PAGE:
Odd Enough Is it even possible to follow a no-carb diet?

While zero carb might sound like the mythical unicorn of diets, it's very real.

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zero carb diet

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If today's fad diets were a movie, carbohydrates would be the villain.

It's no secret that popular low-carb, high-protein plans (like the Atkins or ketogenic diets) tout carb-slashing as the fast track to weight loss.

And to a certain degree, they're on to something: Cutting out refined carbohydrates, such as cookies, doughnuts, and white bread, stabilizes your blood sugar levels, curbs your cravings, and helps you drop water weight.

But if dropping your carb count can be good for weight loss, can cutting it down to zero be even better?

And is that even possible to do without landing yourself in a hospital bed?

While zero carb might sound like the mythical unicorn of diets, it's very real (well, kind of), and it even has a fan base (albeit a small one).

Whether or not going carb-less is a good idea, however, is a totally different story.

For one thing, if you enjoy having a variety of flavors in your food (which is pretty much everyone), you may want to sit this one out, says Liz Blom, R.D., a Minnesota-based nutrition and wellness coach.

When you wipe out every trace of carbs from your daily regimen, including veggies, fruit, whole grains, and most dairy, basically all that's left on your plate is animal protein and fat.

The focus of the diet is on eating an unlimited amount of fatty meat, without counting calories. "Anything from the animal kingdom is fair game," says Blom.

"Zero carb-ers eat beef, pork, bacon, sausage, lamb, poultry, fish, eggs, and hard cheese," she says.

"They'll also add extra butter, lard, ghee, or tallow to fill up if the meat is too lean."

Any fare that contains significant amounts of carbohydrates, however, is nixed from the menu: This includes milk, yogurt, and plant-based foods (e.g., herbs, spices, coconut oil, vegetable oil, olive oil, fruits, and vegetables).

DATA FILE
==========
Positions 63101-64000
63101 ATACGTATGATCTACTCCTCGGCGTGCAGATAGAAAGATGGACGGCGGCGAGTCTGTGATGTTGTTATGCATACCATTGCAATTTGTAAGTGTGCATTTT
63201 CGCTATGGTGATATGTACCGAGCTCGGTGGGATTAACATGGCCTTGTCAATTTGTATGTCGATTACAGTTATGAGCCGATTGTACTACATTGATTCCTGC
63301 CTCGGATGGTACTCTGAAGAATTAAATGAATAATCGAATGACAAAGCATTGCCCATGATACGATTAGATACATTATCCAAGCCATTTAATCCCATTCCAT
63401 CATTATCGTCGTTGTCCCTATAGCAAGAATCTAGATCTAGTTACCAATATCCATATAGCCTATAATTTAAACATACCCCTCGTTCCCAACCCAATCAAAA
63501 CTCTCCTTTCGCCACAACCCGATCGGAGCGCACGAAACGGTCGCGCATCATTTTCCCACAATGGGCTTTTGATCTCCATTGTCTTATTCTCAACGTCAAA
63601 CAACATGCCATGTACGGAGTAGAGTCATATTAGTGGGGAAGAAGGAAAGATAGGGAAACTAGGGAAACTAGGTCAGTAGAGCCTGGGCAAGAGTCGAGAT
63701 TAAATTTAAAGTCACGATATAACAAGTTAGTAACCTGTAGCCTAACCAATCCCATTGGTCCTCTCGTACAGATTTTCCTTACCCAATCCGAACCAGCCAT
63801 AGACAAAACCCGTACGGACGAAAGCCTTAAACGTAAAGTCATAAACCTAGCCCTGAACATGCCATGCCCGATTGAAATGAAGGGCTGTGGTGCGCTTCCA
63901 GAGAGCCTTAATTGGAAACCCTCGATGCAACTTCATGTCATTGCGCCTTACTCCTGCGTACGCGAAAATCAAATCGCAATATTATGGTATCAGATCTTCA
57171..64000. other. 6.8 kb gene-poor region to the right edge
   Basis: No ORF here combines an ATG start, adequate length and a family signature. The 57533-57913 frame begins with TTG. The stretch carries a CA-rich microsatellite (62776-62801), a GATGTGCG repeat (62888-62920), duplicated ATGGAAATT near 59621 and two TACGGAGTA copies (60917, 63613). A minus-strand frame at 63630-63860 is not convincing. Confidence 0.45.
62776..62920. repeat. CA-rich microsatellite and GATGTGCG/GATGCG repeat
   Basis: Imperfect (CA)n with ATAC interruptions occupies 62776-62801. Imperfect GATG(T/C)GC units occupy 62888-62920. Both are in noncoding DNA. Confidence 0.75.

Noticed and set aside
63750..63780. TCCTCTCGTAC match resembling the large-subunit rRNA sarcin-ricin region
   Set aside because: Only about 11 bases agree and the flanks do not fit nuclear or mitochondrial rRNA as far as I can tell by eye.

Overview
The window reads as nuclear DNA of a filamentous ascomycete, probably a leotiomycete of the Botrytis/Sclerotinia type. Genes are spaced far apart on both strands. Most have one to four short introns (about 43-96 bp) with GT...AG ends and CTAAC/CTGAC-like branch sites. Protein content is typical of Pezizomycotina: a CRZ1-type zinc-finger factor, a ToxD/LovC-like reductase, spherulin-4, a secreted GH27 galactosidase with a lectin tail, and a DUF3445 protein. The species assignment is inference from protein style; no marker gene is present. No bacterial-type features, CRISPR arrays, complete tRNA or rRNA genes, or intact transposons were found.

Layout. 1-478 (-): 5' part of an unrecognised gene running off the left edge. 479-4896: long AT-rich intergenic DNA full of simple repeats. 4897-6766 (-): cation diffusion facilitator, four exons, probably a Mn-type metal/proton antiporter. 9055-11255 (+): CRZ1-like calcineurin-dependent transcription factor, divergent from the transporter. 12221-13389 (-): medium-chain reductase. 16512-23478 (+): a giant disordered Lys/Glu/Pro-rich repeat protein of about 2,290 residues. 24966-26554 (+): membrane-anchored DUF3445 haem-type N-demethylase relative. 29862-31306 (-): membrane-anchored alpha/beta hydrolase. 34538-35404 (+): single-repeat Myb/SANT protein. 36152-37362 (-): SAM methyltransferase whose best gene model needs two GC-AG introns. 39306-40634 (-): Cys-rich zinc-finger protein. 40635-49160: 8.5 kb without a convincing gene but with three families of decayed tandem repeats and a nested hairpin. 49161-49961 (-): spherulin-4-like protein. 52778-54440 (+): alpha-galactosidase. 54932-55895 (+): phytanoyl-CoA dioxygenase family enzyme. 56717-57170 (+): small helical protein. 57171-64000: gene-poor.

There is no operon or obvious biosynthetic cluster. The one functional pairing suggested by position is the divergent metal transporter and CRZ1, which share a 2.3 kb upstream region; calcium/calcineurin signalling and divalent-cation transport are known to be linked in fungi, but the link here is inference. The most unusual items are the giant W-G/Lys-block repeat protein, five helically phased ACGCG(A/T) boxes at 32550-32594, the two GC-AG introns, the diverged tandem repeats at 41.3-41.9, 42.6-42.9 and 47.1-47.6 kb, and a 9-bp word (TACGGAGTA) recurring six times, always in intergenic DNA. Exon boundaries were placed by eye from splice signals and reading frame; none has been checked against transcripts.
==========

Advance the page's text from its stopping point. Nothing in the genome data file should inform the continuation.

But what zero-carb fanatics might not realize is that going strictly carnivore doesn't necessarily mean that literally no carbs are entering your body: "There is a small amount of carbohydrates in the form of glycogen in some animal foods, so claiming that a diet is zero carb is somewhat of a misnomer," says Blom.

Aside from being misleading, extremely limiting, and downright boring, carb-eliminating diets also ignore the fact that carbohydrates are essential to human health.

"Carbs are the main source of energy for our body," says Keri Gans, R.D.N., nutritionist and author of The Small Change Diet.

"Without carbohydrates, your body cannot function," says Gans. "Our brains particularly rely on glucose, which comes from carbs, to function properly."

That means by dramatically reducing your carb intake to basically zero, you'll likely become tired and cranky.

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Another big part of carb-rich foods is their fiber content, which keeps you full and helps you poop. Going on a meat and cheese-only diet is setting you up for constipation, says Gans.

Plus, carbohydrates help us build proteins, process fats, and build bone, cartilage, and nervous system tissue, all of which are as important as they sound.

Moreover, drastically restricting carb intake can lead to decreased thyroid output, hormone imbalances, muscle breakdown, and impaired function of the immune system.

"There is nothing positive about it," says Gans.

So is it possible to follow a no-carb diet? That's a big fat nope, says Blom.

Besides the fact that even meat contains some carbs, reducing your carb intake to zero puts your health at risk, she says.

Plus, in reality, people aren't losing weight because of the types of carbohydrates they're eating, not because of carbohydrate consumption alone, says Blom.

Gans agrees. She believes that getting to know your carbohydrates and sticking to a balanced diet that you can maintain for the long haul is the best way to lose weight.

"Choose carbs that provide nutritional benefits, and practice portion control," says Gans.

Carbohydrate sources such as fruit, veggies, whole grains, dairy, and legumes are packed with vitamins and minerals that your body needs.

"And at the end of the day, it is a balanced meal that matters most," she says. "No one food group is the winner or loser."

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